Cloud-based processes and software have been around for longer than you might suspect; almost certainly, you’ve probably used a few types of Cloud systems already without even knowing it. Whether browsing your messages on the various versions of Gmail or Outlook, or maybe catching up with an old friend over Facebook, or uploading a photo to Instagram, these all use the Cloud to function.
Clearly, these systems are not exclusively for personal use. With the advantages of utilizing the Cloud turning out to be increasingly apparent, it is quickly becoming the go-to answer for many organizations for a digital solution to everyday problems. With these systems turning out to be more extensive within the business, we should take a look at exactly how secure your data is on the Cloud.
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What is the Cloud?
All in all, what is “The Cloud”? In the event that you’ve at any point been inside a PC server room, you will see endless racks of servers, wires, and flickering lights. This is where programs, software, and information is put away, and it is accessed by various users through the PCs on the network; this kind of plan is called an on-site framework.
In place of this, think of what if these servers are not all located on-site and are restricted to one spot. More so that they are separate, and the data is being stored away in various areas across the globe. This is the basics of how The Cloud works: it comprises servers put away on the internet, but physically stored all around the world.
Why pick the Cloud?
It can be a little confusing at first as to why it would be more beneficial to choose Cloud-based infrastructures in favour of localised server solutions that are stored on-premises. All things considered; we should investigate the reasons that an increasing number of organizations are utilizing the Cloud over the conventional on-site frameworks.
The principal and most immediate benefit of utilizing the Cloud is that you never again need to have a server room. This saves massively not only in the setup and installation costs for both the room and the equipment but also on maintenance and running costs, as well as on time spent by your techie teams on updating and handling the day-to-day problems associated with having localised servers.
Also, there is the added benefit of completely tailor-suited storage capacity options. This means that the amount of storage space you have can be easily adjusted at any time to suit your needs. Say your business is growing and expanding, and you are in need of a bit of extra space, then you can have it as you need it. The same works the other way; if you are streamlining the business and don’t have the requirement for quite as much storage, then that is also something that can be managed quickly and easily. The added benefit of using the cloud is that there are no physical changes that need to be made; it’s all done online – that much easier!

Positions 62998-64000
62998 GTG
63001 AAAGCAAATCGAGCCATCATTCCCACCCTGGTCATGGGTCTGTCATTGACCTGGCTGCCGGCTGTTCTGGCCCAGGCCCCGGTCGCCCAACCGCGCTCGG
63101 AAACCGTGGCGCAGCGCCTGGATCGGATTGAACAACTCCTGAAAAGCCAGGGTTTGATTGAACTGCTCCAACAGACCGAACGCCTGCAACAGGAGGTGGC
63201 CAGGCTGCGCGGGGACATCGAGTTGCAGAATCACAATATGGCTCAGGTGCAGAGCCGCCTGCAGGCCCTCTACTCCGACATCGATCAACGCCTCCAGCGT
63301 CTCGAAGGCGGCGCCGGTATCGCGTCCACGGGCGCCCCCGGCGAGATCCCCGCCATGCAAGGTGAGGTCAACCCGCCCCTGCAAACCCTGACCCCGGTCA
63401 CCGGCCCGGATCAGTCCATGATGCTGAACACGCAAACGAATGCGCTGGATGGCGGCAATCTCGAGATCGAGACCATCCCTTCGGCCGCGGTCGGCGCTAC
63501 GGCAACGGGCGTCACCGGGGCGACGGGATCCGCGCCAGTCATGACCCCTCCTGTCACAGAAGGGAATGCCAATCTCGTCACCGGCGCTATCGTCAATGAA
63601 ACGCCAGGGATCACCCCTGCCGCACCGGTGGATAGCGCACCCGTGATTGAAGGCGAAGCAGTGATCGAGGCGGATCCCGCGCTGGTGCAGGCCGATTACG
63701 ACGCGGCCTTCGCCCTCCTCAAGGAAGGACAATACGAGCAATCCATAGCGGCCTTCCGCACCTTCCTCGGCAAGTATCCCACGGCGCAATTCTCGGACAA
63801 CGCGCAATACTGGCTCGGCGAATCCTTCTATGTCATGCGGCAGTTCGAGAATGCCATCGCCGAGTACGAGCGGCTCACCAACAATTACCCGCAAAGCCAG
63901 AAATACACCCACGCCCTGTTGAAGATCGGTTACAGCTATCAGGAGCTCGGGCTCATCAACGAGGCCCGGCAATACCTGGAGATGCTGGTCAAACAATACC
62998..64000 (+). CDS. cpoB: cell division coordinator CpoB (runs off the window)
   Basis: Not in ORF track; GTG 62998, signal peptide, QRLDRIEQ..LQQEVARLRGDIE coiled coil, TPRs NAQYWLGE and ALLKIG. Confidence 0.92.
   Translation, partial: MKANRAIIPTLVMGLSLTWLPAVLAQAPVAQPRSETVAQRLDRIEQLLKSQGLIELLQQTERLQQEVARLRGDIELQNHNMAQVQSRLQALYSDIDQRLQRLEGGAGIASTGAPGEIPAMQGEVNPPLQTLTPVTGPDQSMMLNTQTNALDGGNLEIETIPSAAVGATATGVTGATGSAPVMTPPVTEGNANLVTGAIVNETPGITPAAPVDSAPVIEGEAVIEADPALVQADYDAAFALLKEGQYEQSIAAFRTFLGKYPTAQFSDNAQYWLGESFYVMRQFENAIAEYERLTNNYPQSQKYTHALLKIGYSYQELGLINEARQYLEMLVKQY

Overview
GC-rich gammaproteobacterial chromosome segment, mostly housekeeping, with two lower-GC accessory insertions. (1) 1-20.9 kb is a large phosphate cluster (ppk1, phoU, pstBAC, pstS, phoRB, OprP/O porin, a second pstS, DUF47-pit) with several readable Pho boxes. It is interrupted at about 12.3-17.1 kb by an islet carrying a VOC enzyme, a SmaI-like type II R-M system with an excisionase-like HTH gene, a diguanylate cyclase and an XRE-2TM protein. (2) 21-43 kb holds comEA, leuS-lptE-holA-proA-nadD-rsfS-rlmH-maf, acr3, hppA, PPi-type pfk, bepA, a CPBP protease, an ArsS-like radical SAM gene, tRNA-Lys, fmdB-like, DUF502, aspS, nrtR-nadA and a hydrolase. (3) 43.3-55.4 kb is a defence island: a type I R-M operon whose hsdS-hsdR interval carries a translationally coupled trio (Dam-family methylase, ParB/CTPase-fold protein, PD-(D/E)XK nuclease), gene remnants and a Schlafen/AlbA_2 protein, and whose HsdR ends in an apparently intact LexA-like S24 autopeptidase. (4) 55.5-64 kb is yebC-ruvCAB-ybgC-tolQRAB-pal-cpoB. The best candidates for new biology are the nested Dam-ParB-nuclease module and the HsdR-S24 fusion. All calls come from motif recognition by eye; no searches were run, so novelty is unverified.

Another great benefit is that now your server framework is essentially on the web, it can easily be accessed using any regular internet connection. This effectively means that you can have full access to your servers from virtually anywhere around the globe. So, whether you’re in the workplace in Britain or on vacation in Brittany, you can get to all of your applications and information just the same as every other person in your organization.
The security concerns
Some of the major worries surrounding the implementation of Cloud-based systems is whether information put away on them is secure. It can certainly feel appropriate to raise a concern about having the whole history of your organization’s confidential files and info saved on the web. Unsurprisingly, this prompts questions about how secure this kind of storage system is, and as such, let’s examine whether potential users of Cloud systems should feel uneasy.
The primary worry that users have is whether data stored on the Cloud will be potentially taken by hackers. Considering that the Cloud can be accessed from any place on the planet (due to the nature of the way the system operates), this tends to cause a bit of a stir. That being said, any professional Cloud system utilizes very strong security and up-to-date encryption; these apply to all information sent among users and their organization’s servers. In principle, on the off chance that cyber-criminals figures out how to gain access to any information stored on the Cloud, it will be entirely useless to them without the right encryption key.
Over recent years, there have been various news titles about larger businesses’ Cloud servers which have been hacked, such as iCloud, Sony and on a greater scale, TalkTalk. The surprising thing about this is the methods that were used in these instances. As opposed to the standard techniques for getting hold of encrypted data and then attempting to crack the encryption, the cyber-attacks at Sony, specifically, were performed from inside the company. The “hacking” in these cases was of more of a physical nature, such as getting through security doors and accessing the servers in-person (very much Mission Impossible style!).
A great example of a secure system would be the Sage 200 Web-based system, as it utilizes the Microsoft Windows Azure Cloud, which brags one of the best levels of data security. It adheres to the business standard ISO/IEC 27001 2005. This essentially means that in addition to the fact that the data moving from one server to another is encrypted to a seriously high level, the locations where the servers reside are incredibly well protected with cutting-edge entryway locks, cameras, and access control frameworks.
Giving a huge piece of your organization’s data to be set onto the Cloud sounds overwhelming and a little nerve-wracking to begin with. In any case, the use of the Cloud is ever-increasing, as the benefits are simply too useful for businesses to ignore.